New reports from the Veterans Affairs (VA) Office of Inspector General (OIG) as well as the U.S. Government Accountability Office (GAO) signal that the embattled VA still has not fully rebounded from a scandal that rocked it to its core.
First, a slew of new investigative reports from the OIG raise questions about why the agency waited to publicly disclose allegations of wrongdoing at the country's beleaguered VA hospitals, according to USA Today.
The agency does not release its reports when inspection officials decide that VA officials could address the problems identified, when pending litigation is involved or when the complaints are unsubstantiated, a spokeswoman for Richard Griffin, the interim VA inspector general, told the newspaper. Yet of the 140 recently released reports, which the OIG had held onto since 2006, 59 of them contained substantiated claims, USA Today reports.
The VA's troubles--including its myriad information technology challenges--also landed it on the GAO's "High Risk List" composed of faltering government programs and functions, according to a report released Wednesday. "Of particular concern is the outdated, inefficient nature of certain systems, along with a lack of system interoperability--the ability to exchange information--which presents risks to the timeliness, quality and safety of VA healthcare," the report states.
Interoperability issues between the VA and the Department of Defense have occurred for more than a decade, the report notes, but recently the Captain James A. Lovell Federal Health Care Center (FHCC) in North Chicago, the first planned fully integrated federal healthcare center for use by both VA and Department of Defense (DOD) beneficiaries, highlighted how little has been done to address the problem. In June 2012, GAO found that FHCC had to employ five full-time pharmacists and one technician solely to manually check patients' VA and DOD records to identify allergy information and potential drug interactions, according to the report.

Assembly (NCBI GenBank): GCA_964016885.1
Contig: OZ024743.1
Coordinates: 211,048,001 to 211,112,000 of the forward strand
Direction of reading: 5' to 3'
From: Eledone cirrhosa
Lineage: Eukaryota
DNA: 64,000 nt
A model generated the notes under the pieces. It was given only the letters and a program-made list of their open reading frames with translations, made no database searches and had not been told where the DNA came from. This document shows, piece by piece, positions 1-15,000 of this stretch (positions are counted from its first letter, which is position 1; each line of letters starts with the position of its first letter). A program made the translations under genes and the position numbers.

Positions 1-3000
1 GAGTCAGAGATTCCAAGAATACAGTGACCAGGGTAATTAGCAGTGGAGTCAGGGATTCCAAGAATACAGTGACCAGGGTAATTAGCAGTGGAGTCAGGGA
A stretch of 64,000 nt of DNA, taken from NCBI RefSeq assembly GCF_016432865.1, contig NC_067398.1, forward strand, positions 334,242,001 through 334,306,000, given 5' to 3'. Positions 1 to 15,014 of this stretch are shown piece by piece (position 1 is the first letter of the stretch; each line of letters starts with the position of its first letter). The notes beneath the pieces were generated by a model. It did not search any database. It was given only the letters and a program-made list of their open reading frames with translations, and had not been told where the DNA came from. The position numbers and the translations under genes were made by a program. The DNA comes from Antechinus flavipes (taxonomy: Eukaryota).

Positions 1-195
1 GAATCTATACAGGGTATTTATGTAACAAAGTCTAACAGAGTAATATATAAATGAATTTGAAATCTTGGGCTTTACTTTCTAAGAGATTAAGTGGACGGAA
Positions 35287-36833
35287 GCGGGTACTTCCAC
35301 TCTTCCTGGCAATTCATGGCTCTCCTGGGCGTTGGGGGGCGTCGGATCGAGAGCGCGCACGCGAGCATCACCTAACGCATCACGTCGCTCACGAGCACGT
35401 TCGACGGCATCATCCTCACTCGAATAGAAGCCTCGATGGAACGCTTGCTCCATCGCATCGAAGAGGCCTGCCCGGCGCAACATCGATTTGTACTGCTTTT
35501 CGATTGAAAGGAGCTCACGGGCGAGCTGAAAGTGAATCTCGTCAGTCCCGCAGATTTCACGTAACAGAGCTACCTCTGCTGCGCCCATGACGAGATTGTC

The GAO has also criticized the VA for not doing enough to address cybersecurity issues, FierceHealthIT has reported, though an April report found that the number of veterans affected by data breaches fell 65 percent in March.
The other major concerns the GAO highlighted include: ambiguous policies and inconsistent processes, which may pose risks to access, quality and safety of care; inadequate training for VA staff; unclear resource needs and allocation priorities; and inadequate oversight and accountability.
The OIG reports, meanwhile, paint a disturbing picture of some of the instances of veteran mistreatment and mismanagement that have plagued the VA. One report noted an incident in Lebanon, Pennsylvania, in which a veteran's face caught fire during surgery. To increase transparency about such events, Sen. Ron Johnson (R-Wis.), has co-sponsored legislation that would require the OIG to make future inspection reports available to the federal government and the public. "The only way you have any hope of fixing a bureaucracy is for public disclosure," he told USA Today.
This is not the first time that government agencies have come under fire for failing to address the allegations of veteran mistreatment that snowballed into a national scandal. While the OIG has accused the Veterans Health Administration of misleading the public about the scope of dangerous delays in care at VA facilities, Griffin himself became the subject of scrutiny when emails surfaced that called into question the objectivity of one of his OIG investigations, FierceHealthcare has reported.
VA fails to release 140 healthcare investigation reports
Report: VA misled Congress, public on scope of scandal
Emails suggest bias in Phoenix VA probe, say critics
Report: VA wasted billions on projects while veterans waited for care
GAO: VA's cyber protections remain inadequate
VA sees sharp drop in PHI breaches in March